The 29-year-old Australian actress writes about her private nightmare in the March issue of The Australian Women's Weekly on sale tomorrow.
"One woman per week in Australia dies at the hands of her current or former partner," Rachael writes. "I don’t think any woman thinks they will become an addition to these statistics. I didn’t.
"I remember looking at a domestic violence poster in a hospital emergency room and on it was a picture of a woman, bloodied and bruised.
"I didn’t relate to her, even though I was her. I thought I was the exception to the rule, but I was the rule."
Rachael describes the complex physical and psychological fear that plagued her during her ordeal, explaining why she felt she couldn't "just leave" as many friends of domestic violence victims urge them to do.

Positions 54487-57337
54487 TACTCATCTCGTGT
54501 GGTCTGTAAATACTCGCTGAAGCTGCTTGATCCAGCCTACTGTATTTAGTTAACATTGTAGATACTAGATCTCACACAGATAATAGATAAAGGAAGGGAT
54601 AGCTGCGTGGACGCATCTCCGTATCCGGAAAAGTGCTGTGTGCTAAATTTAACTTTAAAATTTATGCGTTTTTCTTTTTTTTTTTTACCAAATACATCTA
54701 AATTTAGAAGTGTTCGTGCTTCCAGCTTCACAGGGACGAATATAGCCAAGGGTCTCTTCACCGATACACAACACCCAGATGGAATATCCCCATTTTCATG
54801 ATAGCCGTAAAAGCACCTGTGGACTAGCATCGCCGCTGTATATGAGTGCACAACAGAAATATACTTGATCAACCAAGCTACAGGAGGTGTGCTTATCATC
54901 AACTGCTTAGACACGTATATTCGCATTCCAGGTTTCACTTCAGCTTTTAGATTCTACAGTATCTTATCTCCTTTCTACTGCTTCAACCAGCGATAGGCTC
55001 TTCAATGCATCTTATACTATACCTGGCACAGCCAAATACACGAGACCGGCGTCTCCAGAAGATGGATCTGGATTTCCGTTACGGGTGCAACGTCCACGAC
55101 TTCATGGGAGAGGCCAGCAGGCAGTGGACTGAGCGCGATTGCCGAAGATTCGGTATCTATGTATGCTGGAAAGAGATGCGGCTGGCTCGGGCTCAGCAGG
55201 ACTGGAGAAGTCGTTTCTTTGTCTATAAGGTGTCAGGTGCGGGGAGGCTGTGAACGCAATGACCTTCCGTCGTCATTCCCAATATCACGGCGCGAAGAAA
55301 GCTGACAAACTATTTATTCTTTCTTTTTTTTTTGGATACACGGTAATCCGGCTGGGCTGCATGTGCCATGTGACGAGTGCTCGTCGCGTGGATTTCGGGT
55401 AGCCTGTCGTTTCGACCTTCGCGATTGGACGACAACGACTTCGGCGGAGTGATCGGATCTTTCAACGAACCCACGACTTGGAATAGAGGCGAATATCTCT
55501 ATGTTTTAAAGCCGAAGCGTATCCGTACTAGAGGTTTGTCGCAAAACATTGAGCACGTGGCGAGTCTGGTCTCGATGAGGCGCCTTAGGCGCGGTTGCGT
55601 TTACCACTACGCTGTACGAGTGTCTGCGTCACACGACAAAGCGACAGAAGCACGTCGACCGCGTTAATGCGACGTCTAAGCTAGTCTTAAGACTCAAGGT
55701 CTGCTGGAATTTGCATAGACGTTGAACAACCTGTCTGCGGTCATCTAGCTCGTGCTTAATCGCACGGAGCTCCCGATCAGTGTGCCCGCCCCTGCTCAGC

"It feels as if all the friends you invited up the coast for your summer holidays vanished inexplicably while you were doing the washing-up," she writes.
"Then your mobile is lost, your mental road map of how to get back to where you came from is erased and, suddenly, your ATM cards say your money is gone and your car disappears, too.
"In addition, you notice that 'the coast' has now magically splintered off into its own very small, very barren island.
"Worse still, you have lost your voice. Even though there is nobody around to talk to, anyway, your inner voice, the dialogue you can have with yourself, is gone.
"Do you understand? That is my saddest memory, actually. I had lost my voice. It did come back. Sadly, for one woman every week in Australia, the return of her voice is a right she is denied. Put plainly, put shockingly, she is dead."